Germany, 19 December 2006 – Germans are anticipated to have somewhat more consumer potential in 2007 than in the present year. The trends of the previous years are being sustained and purchasing power is switching to the areas surrounding the major towns and cities and the former East German states are steadily catching up. These are the findings of the GfK 2007 purchasing power survey.
According to the findings of the GfK survey, German consumers are likely to have disposable incomes totalling EUR 1.488 billion for 2007. State benefits like unemployment benefit, child benefit and pensions are included in this figure. Correspondingly, German citizens have an average purchasing power or disposable income of EUR 18,088 per annum to spend on the necessities of life and other consumer goods.
Starnberg in Bavaria is Germany’s wealthiest district. Its inhabitants have an average per capita purchasing power of EUR 26,120 and around 45% more money in their pockets than the national average. The districts of Hochtaunus and Main-Taunus near Frankfurt and Munich city and region are also among the “Top 5” when it comes to purchasing power. Without exception, the former East German districts remain below average.
Although the former East German federal states are still below the national average in terms of purchasing power, the positive trend of the previous years will be further sustained in 2007. The only districts where the inhabitants have weaker purchasing power compared to the previous year are Berlin and Potsdam. Nevertheless, the latter is the second strongest district in the new German federal states.
Berlin and Potsdam are representative of the general German trend that the purchasing power is migrating from inner cities to the surrounding suburbs and districts. Several rural districts in Mecklenburg Western Pomerania, in particular, show a positive development, with steady growth in purchasing power from a level well below the national average. This trend is partly due to structural development programmes and national transfer subsidies.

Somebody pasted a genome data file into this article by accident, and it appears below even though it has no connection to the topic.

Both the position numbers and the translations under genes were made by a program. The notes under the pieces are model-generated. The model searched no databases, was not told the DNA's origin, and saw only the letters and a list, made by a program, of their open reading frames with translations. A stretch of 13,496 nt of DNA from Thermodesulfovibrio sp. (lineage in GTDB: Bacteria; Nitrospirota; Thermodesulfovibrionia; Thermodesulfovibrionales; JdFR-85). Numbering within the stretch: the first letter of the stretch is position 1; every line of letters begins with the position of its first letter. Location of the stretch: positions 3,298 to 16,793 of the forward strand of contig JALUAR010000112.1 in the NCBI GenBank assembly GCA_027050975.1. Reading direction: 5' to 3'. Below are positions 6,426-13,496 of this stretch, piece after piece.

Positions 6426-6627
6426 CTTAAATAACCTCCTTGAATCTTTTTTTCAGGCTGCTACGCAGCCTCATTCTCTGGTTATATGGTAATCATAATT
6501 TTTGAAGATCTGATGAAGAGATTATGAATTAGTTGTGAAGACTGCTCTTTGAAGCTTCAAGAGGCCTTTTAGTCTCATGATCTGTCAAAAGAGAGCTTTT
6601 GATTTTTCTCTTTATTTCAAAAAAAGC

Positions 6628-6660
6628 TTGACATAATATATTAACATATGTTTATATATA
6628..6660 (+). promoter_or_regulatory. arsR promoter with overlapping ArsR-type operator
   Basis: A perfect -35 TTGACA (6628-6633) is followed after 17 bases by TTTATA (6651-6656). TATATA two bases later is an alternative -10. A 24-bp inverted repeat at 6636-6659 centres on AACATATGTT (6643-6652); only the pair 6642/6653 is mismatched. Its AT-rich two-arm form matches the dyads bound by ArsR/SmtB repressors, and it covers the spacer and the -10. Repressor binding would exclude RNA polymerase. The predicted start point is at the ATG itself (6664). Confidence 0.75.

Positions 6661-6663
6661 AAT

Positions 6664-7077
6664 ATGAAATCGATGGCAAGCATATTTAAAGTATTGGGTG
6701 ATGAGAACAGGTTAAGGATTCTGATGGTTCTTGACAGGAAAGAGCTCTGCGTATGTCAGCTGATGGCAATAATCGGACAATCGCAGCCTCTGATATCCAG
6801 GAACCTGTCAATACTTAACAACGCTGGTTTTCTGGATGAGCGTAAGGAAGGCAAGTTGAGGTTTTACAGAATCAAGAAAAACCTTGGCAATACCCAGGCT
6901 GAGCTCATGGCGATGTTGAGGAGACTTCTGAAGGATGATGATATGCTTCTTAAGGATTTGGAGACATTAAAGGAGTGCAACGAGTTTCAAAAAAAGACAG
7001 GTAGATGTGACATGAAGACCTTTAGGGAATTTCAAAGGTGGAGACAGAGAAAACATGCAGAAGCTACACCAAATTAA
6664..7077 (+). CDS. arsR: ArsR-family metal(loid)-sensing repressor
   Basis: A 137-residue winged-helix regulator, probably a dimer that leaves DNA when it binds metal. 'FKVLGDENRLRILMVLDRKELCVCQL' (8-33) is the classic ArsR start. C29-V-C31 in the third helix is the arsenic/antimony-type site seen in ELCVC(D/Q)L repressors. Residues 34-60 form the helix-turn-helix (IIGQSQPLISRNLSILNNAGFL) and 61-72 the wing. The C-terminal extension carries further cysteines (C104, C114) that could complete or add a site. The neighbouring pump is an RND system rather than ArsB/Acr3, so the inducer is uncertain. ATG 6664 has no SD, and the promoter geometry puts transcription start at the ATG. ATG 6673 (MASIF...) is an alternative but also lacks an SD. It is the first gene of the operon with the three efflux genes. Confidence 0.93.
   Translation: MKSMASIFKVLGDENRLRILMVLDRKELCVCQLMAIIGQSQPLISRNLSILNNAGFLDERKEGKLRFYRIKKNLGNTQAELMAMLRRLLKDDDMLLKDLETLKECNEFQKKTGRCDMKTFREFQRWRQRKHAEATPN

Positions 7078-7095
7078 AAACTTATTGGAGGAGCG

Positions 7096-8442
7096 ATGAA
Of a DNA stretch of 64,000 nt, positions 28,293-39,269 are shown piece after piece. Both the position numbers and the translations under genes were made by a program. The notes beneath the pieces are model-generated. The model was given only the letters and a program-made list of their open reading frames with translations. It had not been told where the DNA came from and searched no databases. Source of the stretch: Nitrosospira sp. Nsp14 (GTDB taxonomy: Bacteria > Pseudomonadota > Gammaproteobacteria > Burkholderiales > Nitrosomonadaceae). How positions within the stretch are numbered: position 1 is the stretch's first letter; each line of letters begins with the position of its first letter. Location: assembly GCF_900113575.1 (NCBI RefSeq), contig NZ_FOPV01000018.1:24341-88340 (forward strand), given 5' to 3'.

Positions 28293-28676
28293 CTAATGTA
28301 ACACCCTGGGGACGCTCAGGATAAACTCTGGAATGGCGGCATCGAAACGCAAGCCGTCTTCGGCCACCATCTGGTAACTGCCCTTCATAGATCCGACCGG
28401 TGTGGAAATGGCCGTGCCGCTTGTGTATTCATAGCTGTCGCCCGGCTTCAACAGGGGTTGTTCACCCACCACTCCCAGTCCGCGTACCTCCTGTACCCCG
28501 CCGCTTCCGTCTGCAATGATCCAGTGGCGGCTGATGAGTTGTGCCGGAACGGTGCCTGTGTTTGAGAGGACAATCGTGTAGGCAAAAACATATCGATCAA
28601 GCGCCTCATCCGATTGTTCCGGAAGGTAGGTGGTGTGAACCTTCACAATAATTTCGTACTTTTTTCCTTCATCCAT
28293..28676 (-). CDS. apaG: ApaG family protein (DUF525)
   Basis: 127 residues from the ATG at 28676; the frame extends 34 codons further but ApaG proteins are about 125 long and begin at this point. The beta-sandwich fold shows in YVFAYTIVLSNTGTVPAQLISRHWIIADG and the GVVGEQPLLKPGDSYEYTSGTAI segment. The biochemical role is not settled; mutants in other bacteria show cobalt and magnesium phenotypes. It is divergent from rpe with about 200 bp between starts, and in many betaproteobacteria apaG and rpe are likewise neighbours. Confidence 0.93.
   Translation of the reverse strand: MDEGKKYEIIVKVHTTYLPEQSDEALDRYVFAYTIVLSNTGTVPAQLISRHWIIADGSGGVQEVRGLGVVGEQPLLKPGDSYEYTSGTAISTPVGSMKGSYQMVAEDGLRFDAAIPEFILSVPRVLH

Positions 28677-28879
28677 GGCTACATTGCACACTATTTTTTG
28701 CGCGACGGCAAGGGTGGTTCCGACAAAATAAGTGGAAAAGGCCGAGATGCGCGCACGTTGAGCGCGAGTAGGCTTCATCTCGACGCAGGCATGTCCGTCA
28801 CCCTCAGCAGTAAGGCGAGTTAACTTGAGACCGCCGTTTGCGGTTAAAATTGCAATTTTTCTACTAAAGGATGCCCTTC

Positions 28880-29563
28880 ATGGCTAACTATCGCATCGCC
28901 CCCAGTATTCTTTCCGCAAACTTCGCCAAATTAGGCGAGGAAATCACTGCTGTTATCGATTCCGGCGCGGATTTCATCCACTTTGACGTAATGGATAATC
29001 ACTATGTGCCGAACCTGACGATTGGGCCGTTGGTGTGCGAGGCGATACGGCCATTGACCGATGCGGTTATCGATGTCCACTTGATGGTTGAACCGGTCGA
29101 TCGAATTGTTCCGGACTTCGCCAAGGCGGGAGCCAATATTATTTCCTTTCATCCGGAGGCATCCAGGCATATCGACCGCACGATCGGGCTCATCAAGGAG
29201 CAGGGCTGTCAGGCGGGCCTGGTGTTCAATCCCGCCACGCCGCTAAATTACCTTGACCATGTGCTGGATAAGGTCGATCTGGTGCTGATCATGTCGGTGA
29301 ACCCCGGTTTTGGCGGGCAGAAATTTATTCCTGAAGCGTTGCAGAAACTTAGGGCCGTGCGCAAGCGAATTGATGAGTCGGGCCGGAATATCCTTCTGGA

Similarly high growth rates as in Germany’s Northeast can otherwise only be found in South Bavaria, particularly in the area around Munich. However, in Baden-Wurttemberg and Hesse, especially in the Hochtaunus district near Frankfurt, purchasing power is also rising.
By comparison with the current year, not much is likely to change along the traditional “purchasing power peaks” of the Ruhr, Rhine-Main, Neckar areas, Munich and Hamburg, where the trend will remain positive. Slight losses in purchasing power are evident only in some rural border areas. Also in urban districts like Hamburg, for example, there is a migration from the town to suburbs. A slight to moderate drop in affluence is only perceivable in the data for the Hanover and Brunswick region.
The first purchasing power study was conducted by GfK in 1937. The survey examines the disposable income per capita and annum, including state benefits. Taxes and social contributions are excluded. Values are given in Euros and in the form of an index (German average = 100).
Along with fiscal statistics relating to wages, salaries and income, calculations are based on the relevant data on state benefits and the forecasts given by financial institutes. The GfK Purchasing Power 2007 survey is available for all German municipalities, postal code areas, urban and rural districts as well as for 2.4 million road sections.
– GfK GeoMarketing
GfK GeoMarketing a providers of GeoMarketing services in Europe deals in areas including: Consulting, Market data, Digital Maps, RegioGraph and DISTRICT. GfK GeoMarketing was formed in 2006 by the merger of GfK MACON, GfK Prisma and GfK Regionalforschung and is a part of the international GfK network.